We also raise the methodologic issue of length-of-observation interval in this study. It is possible that if the observation interval were extended to say, a decade, the observed social disparities would be diminished. Short observation intervals may overestimate social disparities if AAs and low-SES persons with accumulated, untreated need (due to infrequent dental care) arbitrarily choose to seek care within the single 24-month observation interval. However, we have demonstrated previously that non-Hispanic whites actually were at increased risk of having no teeth at all before baseline (assessed in a telephone screening survey before the baseline phase). The odds ratio was 1.4 (95 percent confidence interval of 1.2–1.8), with age group, self-reported general health, poverty status, rural/urban area of residence, and gender accounted for (Dolan et al. 2001). Ultimately, of course, the observation interval could be extended further, but the goal of our analyses is to shed light on the mechanism of the social disparities. Had we not been persistent about understanding the mechanism, we would not have concluded that there even was a disparity in tooth loss incidence. This is because without disaggregating the use-to-health outcome process by presenting both models 2 and 3 in Table 3, we would not have observed any racial or SES differences. Our overall intent is to shed light on the different impacts that race and SES have before persons enter the dental care system compared to after. Before entering the dental care system, race and SES make a difference due to social differences in disease levels and new dental symptoms (which we accounted for in model 2 of Table 3), and due to social differences in propensity to seek dental care. After entering the dental care system (as in model 3 of Table 3), race and SES make a difference due to social differences in which treatment is received. Given that we accounted for social differences in disease level and new dental symptoms in model 3 (a form of case-mix adjustment), the social differences in tooth loss that are apparent in model 3 would be due to different reasons. That is, given that we can level the playing field statistically with regard to dental need at the beginning of the interval, African Americans and lower-SES persons still receive different services, and these affect their oral health. The reasons for these differences in service receipt might include social differences in treatment preferences, differences in treatment options discussed with the patient, and subconscious treatment bias.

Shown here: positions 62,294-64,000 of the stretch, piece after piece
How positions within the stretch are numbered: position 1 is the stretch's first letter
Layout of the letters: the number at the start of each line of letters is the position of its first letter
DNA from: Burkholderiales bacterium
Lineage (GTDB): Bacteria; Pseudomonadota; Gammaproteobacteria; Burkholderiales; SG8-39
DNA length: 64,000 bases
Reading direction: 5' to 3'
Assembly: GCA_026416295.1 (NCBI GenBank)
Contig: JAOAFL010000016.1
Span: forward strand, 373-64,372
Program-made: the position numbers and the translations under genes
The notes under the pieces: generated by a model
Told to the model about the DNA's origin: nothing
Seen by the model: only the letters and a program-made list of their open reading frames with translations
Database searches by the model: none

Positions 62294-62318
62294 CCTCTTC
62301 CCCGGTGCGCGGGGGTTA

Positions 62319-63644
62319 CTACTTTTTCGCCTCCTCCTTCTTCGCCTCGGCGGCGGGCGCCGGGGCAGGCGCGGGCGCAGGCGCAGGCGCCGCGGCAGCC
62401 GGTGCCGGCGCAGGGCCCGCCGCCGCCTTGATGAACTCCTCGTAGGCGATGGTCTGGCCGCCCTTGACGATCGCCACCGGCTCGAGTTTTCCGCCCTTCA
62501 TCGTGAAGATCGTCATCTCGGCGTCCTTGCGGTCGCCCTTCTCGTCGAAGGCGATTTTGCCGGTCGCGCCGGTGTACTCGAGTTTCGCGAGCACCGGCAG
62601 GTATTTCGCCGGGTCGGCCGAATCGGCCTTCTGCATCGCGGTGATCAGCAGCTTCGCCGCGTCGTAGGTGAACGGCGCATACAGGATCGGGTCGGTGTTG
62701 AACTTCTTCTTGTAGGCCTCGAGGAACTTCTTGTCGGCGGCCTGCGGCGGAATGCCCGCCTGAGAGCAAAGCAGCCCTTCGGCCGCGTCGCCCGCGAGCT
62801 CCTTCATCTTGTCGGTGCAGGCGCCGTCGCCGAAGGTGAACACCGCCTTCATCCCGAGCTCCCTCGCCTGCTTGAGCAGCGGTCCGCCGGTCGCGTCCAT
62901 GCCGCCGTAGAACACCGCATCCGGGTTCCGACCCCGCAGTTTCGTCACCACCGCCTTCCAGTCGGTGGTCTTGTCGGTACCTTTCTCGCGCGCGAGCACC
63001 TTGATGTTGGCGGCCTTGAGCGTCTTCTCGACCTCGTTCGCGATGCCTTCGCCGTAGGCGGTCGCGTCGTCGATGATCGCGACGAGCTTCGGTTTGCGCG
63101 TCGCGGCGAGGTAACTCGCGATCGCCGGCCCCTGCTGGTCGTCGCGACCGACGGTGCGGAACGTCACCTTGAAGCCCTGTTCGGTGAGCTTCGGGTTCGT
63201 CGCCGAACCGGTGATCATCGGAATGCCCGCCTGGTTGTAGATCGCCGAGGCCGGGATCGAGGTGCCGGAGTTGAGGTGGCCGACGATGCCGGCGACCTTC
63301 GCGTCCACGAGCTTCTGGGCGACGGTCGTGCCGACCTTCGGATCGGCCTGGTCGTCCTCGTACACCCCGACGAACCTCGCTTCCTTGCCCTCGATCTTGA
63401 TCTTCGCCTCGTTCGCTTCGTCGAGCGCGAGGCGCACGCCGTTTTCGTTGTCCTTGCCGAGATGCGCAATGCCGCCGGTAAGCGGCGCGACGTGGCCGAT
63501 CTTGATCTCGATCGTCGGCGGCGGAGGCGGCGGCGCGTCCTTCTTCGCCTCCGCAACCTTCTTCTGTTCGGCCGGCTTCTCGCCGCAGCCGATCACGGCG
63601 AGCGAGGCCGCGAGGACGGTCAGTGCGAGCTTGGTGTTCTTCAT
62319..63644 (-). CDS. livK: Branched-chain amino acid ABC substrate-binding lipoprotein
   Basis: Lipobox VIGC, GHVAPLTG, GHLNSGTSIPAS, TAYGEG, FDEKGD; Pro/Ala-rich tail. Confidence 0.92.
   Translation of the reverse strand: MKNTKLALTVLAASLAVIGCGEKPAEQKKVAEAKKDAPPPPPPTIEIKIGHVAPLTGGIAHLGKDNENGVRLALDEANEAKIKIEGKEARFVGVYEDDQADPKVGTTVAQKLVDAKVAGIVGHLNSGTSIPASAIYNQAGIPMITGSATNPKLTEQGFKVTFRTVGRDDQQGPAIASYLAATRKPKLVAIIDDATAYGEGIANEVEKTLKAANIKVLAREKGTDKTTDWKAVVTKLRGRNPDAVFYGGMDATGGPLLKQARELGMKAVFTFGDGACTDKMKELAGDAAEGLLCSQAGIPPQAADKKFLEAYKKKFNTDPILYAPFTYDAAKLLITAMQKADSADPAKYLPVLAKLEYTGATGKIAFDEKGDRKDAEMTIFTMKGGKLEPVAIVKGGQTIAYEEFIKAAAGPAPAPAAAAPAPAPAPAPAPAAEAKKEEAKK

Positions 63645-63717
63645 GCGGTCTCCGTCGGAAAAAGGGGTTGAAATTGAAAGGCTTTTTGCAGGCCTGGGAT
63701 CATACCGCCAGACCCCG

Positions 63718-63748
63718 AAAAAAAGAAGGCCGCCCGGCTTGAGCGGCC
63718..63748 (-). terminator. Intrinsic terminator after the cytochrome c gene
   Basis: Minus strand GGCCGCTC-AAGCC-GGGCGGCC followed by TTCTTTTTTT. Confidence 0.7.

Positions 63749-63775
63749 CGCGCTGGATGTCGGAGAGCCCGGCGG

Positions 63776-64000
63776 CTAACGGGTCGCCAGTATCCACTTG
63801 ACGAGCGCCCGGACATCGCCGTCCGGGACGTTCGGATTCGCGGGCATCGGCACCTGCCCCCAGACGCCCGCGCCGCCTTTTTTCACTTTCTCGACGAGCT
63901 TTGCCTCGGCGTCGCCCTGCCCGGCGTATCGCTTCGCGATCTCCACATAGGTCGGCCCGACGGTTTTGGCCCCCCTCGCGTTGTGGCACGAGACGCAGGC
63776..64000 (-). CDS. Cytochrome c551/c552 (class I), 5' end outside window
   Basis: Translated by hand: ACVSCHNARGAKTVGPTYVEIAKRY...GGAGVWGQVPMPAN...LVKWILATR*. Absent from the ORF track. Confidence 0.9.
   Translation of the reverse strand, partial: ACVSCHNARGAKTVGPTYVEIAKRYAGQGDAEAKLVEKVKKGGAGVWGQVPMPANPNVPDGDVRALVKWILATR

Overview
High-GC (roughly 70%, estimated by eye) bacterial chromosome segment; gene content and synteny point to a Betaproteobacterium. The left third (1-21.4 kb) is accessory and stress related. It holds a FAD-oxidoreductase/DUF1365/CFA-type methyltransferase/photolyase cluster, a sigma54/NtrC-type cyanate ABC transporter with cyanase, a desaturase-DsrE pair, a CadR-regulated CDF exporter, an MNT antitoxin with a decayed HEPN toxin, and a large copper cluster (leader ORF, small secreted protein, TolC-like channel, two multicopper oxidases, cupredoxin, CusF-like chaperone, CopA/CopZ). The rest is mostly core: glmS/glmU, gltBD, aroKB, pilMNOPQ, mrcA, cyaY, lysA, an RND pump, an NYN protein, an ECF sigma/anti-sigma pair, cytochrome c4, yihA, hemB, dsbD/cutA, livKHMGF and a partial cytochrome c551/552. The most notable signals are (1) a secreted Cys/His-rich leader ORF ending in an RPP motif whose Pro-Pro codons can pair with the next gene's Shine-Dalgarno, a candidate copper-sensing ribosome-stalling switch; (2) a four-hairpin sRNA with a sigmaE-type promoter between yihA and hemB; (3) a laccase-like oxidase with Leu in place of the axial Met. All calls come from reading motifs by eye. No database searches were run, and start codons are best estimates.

Dental attitudes in this sample were associated with problem-oriented rather than regular dental attendance (Gilbert, Duncan, Heft, and Coward 1997), and with receipt of fixed prosthodontic services (such as caps, crowns, and bridges) (Dolan et al. 2001), services that are often needed to avoid tooth loss. Nonetheless, attitudes toward tooth loss and dental care were not predictive of tooth loss incidence in multivariable regressions in Table 3 (results not shown). Instead, race and SES effects remained prominent. In univariable analyses, the dental attitudes “quality of recent care,”“eventuality of dental decline,” and “influence of dental care costs on past dental care,” were each predictive of tooth loss, such that persons with more positive dental attitudes had lower probabilities of tooth loss. The attitudes remained significantly associated with tooth loss, even after accounting for presence or absence of a dental visit during the tooth-interval. This parallels studies in other health care contexts, in which it has been hypothesized that racial differences in quality of care or racial bias in health care at least partly account for racial disparities in health (Fiscella et al. 2000). However, attitudes were not significant once tooth-specific disease severity and postbaseline symptoms were taken into account, suggesting that attitudes may exert an indirect effect on tooth loss through dental disease. Modifying dental attitudes may help reduce tooth loss long-term. We have shown previously in this sample that race and SES are indeed related to dental attitudes (Gilbert et al. 1997) and to oral hygiene and dental care use (Gilbert, Duncan, Heft, and Coward 1997; Gilbert, Duncan, and Vogel 1998; Gilbert, Shah, et al. 2002). Our results are consistent with the conclusion that race and SES shape dental attitudes, which then shape oral health-related behaviors (e.g., oral hygiene, dental care use), which in turn shape treatment preferences and receipt of specific dental services. Future investigations that test these temporal relationships may prove elucidative.